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Homework Help: Difficulties with solution/plotting of a PDE.

  1. Apr 23, 2010 #1
    1. The problem statement, all variables and given/known data

    Question attached

    2. Relevant equations

    3. The attempt at a solution

    I'm mostly wondering with c) and also want to check if my solution is correct.

    My solutions for this question are:

    u(x,t)= -1/2 for x <= -1/2*t
    = 1 for -t < x < 1-t
    = 1/2 for x => 1/4*t+1

    lastly, with c), I'm just wondering how to plot 3 space curves on the same axes?(as there are 3 different solutions)

    thanks in advance.

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    Last edited: Apr 23, 2010
  2. jcsd
  3. Apr 24, 2010 #2


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    It depends on what software package you are using. In Maple it would be something like this. Call your three functions f(x),g(x), h(x)


    where a and b are whatever limits you want.
  4. Apr 24, 2010 #3
    Hi LCKurtz, thank you for your help ones again!

    yes, I'm using Maple, as it is the only available computing package to me.

    I tried plotting it the way you said, and it came out looking wrong, but I think it's because I'm doing it wrong, would this sort of PDE be more suitable with a 3D plot?

    Below I've also done a 3D plot, where the xi ranges I worked out by inputting t=0,2,4 respectively to get the lowest and highest possible domain for x for each interval of x. Is there a way to tell Maple to join up the 3 sets of lines so that you can see where there are jump discontinuities?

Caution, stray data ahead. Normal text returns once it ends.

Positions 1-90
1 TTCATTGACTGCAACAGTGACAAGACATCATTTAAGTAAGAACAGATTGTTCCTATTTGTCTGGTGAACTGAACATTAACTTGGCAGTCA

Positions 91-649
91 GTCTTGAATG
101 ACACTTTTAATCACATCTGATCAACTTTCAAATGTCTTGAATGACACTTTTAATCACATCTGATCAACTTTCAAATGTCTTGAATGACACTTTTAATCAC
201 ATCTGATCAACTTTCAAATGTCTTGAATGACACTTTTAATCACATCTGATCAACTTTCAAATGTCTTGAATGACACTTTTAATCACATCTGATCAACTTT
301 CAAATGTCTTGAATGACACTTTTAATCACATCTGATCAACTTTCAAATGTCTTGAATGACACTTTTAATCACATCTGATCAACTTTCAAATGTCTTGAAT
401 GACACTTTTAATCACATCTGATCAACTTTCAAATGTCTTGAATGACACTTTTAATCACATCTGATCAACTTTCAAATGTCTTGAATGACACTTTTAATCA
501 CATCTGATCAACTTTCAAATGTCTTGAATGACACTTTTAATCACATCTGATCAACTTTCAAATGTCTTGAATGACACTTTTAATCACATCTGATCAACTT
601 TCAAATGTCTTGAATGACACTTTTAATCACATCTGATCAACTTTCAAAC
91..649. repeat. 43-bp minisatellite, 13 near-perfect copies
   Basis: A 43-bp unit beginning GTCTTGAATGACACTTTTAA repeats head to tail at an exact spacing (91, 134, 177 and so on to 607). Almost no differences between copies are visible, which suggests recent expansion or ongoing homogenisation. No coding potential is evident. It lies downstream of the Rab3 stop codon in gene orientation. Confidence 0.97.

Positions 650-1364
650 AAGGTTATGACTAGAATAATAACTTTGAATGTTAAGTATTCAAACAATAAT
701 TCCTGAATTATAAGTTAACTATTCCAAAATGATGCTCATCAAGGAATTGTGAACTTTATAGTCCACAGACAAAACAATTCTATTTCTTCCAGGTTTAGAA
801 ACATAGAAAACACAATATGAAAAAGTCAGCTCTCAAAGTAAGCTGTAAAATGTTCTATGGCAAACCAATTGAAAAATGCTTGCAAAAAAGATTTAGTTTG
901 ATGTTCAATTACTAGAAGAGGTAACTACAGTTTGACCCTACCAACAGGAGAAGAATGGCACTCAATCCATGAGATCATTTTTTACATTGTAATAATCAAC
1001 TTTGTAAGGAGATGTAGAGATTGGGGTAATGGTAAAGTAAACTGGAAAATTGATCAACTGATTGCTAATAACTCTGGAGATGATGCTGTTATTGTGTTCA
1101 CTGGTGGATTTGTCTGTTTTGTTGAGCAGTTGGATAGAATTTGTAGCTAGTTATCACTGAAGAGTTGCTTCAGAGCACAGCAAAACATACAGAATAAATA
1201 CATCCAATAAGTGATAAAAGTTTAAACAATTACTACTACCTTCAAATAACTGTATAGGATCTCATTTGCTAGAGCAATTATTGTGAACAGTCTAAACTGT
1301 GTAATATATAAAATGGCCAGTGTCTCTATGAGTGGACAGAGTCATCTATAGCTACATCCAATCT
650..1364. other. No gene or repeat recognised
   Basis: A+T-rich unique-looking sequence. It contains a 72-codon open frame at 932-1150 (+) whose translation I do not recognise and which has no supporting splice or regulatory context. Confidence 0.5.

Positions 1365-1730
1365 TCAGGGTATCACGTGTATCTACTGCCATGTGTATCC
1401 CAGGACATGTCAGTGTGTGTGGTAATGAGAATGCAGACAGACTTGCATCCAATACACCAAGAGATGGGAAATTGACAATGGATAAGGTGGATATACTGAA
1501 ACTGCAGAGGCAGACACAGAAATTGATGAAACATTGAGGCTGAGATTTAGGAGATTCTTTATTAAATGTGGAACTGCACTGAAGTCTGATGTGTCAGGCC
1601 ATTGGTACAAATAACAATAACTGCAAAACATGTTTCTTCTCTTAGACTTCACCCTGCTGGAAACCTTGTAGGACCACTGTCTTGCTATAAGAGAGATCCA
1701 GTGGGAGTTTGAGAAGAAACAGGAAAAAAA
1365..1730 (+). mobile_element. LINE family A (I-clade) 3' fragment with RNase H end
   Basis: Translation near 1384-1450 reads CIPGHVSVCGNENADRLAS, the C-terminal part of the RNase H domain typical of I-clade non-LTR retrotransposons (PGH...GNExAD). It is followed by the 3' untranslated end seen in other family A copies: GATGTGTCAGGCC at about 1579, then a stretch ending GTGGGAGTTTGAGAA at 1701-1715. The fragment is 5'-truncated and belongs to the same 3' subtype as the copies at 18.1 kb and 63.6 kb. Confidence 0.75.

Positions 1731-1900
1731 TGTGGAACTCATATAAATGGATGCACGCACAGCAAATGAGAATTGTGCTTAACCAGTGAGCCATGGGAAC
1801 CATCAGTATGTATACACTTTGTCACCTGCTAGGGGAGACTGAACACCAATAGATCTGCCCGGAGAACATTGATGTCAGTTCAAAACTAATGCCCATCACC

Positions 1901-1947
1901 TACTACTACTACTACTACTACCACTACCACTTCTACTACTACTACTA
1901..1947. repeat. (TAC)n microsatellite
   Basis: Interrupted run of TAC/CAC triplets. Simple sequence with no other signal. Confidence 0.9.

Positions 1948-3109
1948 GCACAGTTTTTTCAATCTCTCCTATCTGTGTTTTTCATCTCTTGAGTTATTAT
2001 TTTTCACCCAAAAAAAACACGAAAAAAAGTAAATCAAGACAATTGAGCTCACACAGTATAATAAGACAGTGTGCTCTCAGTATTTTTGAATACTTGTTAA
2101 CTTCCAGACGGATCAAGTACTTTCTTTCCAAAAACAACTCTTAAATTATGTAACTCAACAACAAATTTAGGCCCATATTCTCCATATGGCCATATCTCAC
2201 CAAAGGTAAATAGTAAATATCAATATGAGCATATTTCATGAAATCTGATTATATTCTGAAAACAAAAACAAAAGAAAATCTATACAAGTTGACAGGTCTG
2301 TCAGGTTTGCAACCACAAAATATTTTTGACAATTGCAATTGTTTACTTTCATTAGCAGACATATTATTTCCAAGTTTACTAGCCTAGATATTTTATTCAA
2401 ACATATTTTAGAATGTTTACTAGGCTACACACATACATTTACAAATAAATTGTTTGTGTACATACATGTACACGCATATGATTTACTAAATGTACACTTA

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  5. Apr 24, 2010 #4


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    First, I am not a PDE expert so I'm not sure how much help I can give you. You are to plot your solution for t = 0, 2, and 4. With t fixed you have just a function of x. So why would you use space curve instead of just plot.

    But a more serious question I have is, consider your solution for t = 2. Then

    u(x,2) = -1/2 for x <= -1
    = 1 for -2 < x < -1
    = 1/2 for x >= 3/2

    What if x is between -2 and -1, do you use the first or second part? What about x between -1 and 3/2, what is u there? It doesn't look like your solution is well defined.
  6. Apr 24, 2010 #5
    Oh you're quite right, but I have checked my inequalities and followed the example we've been given step by step, is there anyway to rearrange the inequalities so that the solution is defined for all intervals?

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